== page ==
Design Resources

March 26, 2014


Thinking with Type —One of the books I used in school for learning type basics, dos-and-donts, and hierarchy. It's print-focused (most design books are) but a lot of it extrapolates to web design such as when setting up hierarchies. CSS thinks in terms of H1, H2, etc. while print books think in terms of header, subheader, etc. The not the most exiting but important stuff nonetheless.

Making and Breaking the Grid — This is all about setting up a space with a grid (columns and such). In school we read the part about setting up the grid (probably ~16 pages) to get the gist. Most important takeaways: how long should columns be? How many words, roughly, should be in one row of each column? How do you set up a vertical rhythm? (fancy way of saying, things should line up down the page - it looks nicer).

Wired, Lucky Peach, Kinfolk, Living/Real Simple —All magazines (some of which you might already read) that do different things well. Wired has very strong layout design for feature articles and commissions beautiful photography. Lucky Peach has cool illustration work. Kinfolk has gorgeous photography and does a great job at turning the everyday into a good story. The Martha Stewart magazines both have great hierarchy, typography choices, and photo/text integration. (They commissioned Archer, which is a really beautiful typeface.) Looking at print is just as important as looking at web work; the principles are still the same and lots of incredible designers don't do web work. There are precedents set in print end that end up in web that you can only find if your inspiration comes from lots of different places.


I spend an inordinate amount of time looking at other people's work. These are some of my favorite sites for it:

Dribbble —Snapshots of people's work and process. It's invitation only which keeps the community small and the work quality high. A lot of people use it only for their best work, but Dribbble works best when people use it for progress shots and discussion on how to make their designs better.

Behance —This site is meant for design portfolios rather than snapshots. The best is when people set up overarching project stories, like this one.

Github—Where I find front-end frameworks and jquery plugins among other things. There are a lot of other virtues about Github and the version control system Git it sits on top of, but that would require another article. I use it to follow my favorite developers (such as @fat and @mdo, the creators of Bootstrap, for example) and see what they're up to.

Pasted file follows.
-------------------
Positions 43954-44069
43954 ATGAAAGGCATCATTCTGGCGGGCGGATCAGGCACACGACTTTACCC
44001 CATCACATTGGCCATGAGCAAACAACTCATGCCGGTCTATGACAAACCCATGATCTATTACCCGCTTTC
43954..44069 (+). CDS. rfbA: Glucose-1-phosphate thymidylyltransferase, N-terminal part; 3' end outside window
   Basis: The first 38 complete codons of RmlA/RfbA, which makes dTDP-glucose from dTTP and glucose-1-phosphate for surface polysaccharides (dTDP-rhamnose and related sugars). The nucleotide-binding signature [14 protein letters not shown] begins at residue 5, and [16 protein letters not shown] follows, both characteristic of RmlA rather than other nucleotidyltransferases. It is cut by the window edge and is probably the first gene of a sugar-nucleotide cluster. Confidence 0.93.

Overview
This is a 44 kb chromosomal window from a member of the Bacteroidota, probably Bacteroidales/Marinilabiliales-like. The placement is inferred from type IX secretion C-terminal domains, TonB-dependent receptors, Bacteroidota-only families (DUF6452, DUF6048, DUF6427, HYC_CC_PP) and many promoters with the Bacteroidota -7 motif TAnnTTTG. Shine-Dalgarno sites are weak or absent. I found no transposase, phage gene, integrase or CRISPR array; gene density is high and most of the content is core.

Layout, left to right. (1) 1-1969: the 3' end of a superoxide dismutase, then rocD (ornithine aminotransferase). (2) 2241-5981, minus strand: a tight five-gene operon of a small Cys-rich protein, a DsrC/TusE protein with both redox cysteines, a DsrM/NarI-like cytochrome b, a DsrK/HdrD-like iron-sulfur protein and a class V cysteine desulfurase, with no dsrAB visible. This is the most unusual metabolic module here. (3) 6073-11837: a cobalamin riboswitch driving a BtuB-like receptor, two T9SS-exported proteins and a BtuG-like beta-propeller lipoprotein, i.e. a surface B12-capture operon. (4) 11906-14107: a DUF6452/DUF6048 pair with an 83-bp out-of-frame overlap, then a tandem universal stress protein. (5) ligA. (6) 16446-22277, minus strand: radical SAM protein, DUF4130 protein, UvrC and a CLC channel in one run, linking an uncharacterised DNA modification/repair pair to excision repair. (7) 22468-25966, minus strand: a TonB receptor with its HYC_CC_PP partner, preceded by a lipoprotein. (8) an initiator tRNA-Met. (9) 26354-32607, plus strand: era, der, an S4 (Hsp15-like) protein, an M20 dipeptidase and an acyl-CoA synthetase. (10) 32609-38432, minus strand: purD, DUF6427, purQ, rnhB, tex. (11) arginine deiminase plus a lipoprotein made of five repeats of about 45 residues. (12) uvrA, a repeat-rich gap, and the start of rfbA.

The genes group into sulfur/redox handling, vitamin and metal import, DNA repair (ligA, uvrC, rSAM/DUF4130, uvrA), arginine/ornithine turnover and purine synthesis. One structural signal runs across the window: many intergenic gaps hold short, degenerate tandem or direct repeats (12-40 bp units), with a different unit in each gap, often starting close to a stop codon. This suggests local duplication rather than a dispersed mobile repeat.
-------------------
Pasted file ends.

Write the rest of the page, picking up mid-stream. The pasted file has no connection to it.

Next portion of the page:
Smashing Magazine — Design advice for web and mobile specifically.

A List Apart —Longer more in-depth articles on web design and typography.

CSS-Tricks— CSS tutorials and other helpful tips on Javascript and jQuery. If you've ever googled something CSS related, Chris Coyier probably came up. The online editor he runs is also great (Codepen) since you can specify HAML instead of plain HTML for example, or SASS without prefixes instead of CSS, making it better for certain things than JSFiddle is.

Popular Designers/Typefoundries

Stefan Stagmeister— Famous for having an intern carve words into his body for a poster. Runs a studio that does really interesting work in NY.

Frank Chimero —Influential designer in NY. Wrote an article called What Screens Want that got a lot of buzz.

Chip Kidd —Jurassic Park book cover dude. Has a really great Ted talk here that is on what design is all about.

Jessica Hische —Letter-er. Runs a small studio with one other guy with some pretty huge clients for such a small team (most recently off the top of my head, Moonrise Kingdom's hand-lettered title).

Hoefler & Frere-Jones —Foundry that owns a lot of really famous typefaces (Gotham from the Obama Campaign, Archer _from Martha Stewart, [Didot_]( __from Harper's Bizarre). Pioneers for web type improvements along with Typekit.

Lost Type Co. —Free display fonts. Hard typefaces to use in a way that's elegant but once you poke around this foundry you'll realize you see these fonts everywhere.

Of course, there are a lot of designers I'm not mentioning (Saul Bass, Milton Glaser, Paul Rand) but these are the designers I actively follow.


Finding templates and stuff you can use normally means just… googling it. These are places I often poke around or subscribe to, though:

Creative Market —Free to join and subscribe and you get free stuff weekly. Ocassionally you'll get useful things like design portfolio templates or stock photo packs.

New Old Stock, PicJumbo, LittleVisuals, Unsplash, Death to the Stock Photo, Superfamous, Gratisography, Free Refe, IM Free, Splitshire, Creative Commons —Free stock photos. Best advice I can give is to check the licenses on everything before you charge ahead. Unfortunately with some of the smaller sites there isn't the best index of what's available. A lot of these are sites I go to when I need placeholders/something non-specific.

Iconmonstr, TheNounProject— Free icons. Like my advice above, I'd check licenses on anything you use. Best for really common icons that you shouldn't make from scratch like search icons, user icons, and logout icons.

Pttrns —Setting up apps/websites is often about making sure you follow precedents other have set if you can help it. Pttrns indexes UX patterns for mobile searches, navigations, etc.

Teehan+Lax— Free photoshop templates for all Apple products. Literally the best on the market as every template comes with all of the iOS elements already built so you don't have to build them from scratch.